This month was all about celebrating the women in our lives! The vital role that they play every day and to ensure that we show our gratitude for everything that they stand for! Of course, we did that with a braai, because every woman deserves a night off! As we celebrated Women's month, we also cheered to the announcement of the country moving to level 2 of the lockdown! As things finally start to progress, we also take a moment to be grateful for everything that we have accomplished during these troubling times and how much resilience, we humans, truly have. May the month ahead only be a progression in getting the economy back on its feet!
The risk of bush fires is causing conflict between charcoal producers and neighbouring farm owners who are not burning charcoal.
Hence the NAU visited the Director of Forestry, Mr Joseph Hailwa, on 28 July 2020 to find a solution towards preventing bush fires that are mainly caused by charcoal burning.
Mr Hailwa said that the Ministry of Environment and Tourism had launched a national programme to detect, prevent and suppress bush fires during the fire season between July and January. The ministry also started creating fire breaks on the borders between regions prone to fires, including Otjozondjupa, Omaheke and Khomas.
The Directorate Forestry of the Otjozondjupa region in Otjiwarongo facilitated a meeting with stakeholders which included the Namibia Charcoal Association the
Kalkfeld Farmers Associations
, the Namibian Farmers Association and the Otjiwarongo Neighbourhood Watch. All the stakeholders agreed that during the fire season charcoal must be burned in a central area on the farm instead of having single kilns scattered throughout the farm. At these central burning* areas, the necessary precautions can be taken such as clearing open spaces, permanent supervision and the presence of fire-fighting gear.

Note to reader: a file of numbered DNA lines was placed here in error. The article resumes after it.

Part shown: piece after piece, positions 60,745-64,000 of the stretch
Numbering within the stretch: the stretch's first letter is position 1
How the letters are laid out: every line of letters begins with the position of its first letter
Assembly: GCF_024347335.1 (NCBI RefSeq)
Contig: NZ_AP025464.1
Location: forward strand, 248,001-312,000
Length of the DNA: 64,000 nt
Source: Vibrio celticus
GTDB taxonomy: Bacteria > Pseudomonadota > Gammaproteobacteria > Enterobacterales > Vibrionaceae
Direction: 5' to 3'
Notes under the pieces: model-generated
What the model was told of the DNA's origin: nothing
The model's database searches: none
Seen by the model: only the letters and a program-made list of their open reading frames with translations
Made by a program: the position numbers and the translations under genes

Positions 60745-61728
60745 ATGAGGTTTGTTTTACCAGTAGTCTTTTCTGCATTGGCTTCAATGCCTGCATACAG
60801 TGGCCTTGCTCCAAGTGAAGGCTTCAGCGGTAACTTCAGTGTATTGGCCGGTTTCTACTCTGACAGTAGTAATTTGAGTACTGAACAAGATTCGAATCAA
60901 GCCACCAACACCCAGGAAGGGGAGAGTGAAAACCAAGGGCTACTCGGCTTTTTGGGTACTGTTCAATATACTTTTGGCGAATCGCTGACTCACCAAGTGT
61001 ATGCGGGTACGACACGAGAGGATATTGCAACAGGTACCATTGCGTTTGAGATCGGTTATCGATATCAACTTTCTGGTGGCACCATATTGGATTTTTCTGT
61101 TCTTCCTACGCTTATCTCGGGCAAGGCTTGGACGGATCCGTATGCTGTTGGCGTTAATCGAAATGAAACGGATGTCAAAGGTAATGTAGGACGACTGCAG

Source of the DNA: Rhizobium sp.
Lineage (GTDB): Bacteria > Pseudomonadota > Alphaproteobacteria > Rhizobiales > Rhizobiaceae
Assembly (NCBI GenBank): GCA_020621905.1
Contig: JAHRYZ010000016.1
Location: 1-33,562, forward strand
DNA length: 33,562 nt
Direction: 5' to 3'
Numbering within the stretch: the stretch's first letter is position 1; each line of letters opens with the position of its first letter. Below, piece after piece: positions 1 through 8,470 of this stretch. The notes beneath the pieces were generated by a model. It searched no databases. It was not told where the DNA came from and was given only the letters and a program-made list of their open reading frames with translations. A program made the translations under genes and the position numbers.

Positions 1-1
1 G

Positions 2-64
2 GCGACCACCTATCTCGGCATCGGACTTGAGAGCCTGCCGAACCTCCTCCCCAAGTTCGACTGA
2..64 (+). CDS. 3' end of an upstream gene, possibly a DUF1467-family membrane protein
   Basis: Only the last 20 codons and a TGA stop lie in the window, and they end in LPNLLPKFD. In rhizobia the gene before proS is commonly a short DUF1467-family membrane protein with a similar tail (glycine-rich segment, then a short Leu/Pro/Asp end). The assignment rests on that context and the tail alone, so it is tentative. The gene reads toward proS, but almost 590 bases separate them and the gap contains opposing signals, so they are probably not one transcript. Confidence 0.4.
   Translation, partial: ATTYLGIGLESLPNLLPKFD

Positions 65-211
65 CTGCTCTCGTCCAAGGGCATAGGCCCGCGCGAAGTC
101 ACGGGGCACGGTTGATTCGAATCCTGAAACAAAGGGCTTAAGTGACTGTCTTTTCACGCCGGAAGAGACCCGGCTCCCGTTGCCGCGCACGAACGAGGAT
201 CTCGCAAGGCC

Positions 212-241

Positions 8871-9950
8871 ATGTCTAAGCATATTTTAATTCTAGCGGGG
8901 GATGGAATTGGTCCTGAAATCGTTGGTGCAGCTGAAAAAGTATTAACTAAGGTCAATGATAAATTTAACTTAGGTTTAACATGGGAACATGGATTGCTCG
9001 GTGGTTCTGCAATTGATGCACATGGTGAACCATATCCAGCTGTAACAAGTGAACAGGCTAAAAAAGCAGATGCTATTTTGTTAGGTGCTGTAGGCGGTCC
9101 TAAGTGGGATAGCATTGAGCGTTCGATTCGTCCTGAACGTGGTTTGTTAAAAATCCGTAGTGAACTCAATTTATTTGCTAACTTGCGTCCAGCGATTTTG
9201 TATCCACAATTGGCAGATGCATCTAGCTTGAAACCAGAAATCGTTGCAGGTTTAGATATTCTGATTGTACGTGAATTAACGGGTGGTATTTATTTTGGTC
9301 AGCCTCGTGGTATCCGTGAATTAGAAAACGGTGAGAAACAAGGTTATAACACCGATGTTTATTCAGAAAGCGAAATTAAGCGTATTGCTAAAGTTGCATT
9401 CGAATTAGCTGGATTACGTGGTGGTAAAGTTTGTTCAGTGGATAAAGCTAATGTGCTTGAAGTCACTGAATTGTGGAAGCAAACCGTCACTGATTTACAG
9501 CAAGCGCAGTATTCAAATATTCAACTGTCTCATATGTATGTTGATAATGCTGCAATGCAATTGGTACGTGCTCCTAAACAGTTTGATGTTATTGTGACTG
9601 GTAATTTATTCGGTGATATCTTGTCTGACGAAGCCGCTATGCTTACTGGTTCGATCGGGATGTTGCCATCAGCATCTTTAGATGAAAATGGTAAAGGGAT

These recommendations were given to the Director of Forestry for further consideration and implementation. The Director told the NAU that his office would look into practical ways to include these recommendations in the harvest permit conditions. Mr Hailwa said that this would be implemented within a week by means of an internal memorandum to all Forestry regional offices.
Stakeholders and farmers are encouraged to report charcoal producers to the NCA who do not adhere to the rules and who endanger the environment. The NCA will then consult with the Directorate Forestry accordingly.
*NCA clarification: The correct terminology should be cluster burning. This is where a number of charcoal workers work together in a specific area so that it is properly cleared, while someone is always at hand, close to the kilns. This makes it possible for several clusters to be spread over the farm. Central burning in itself is not a viable option on many farms, added Michael Degé, NCA manager.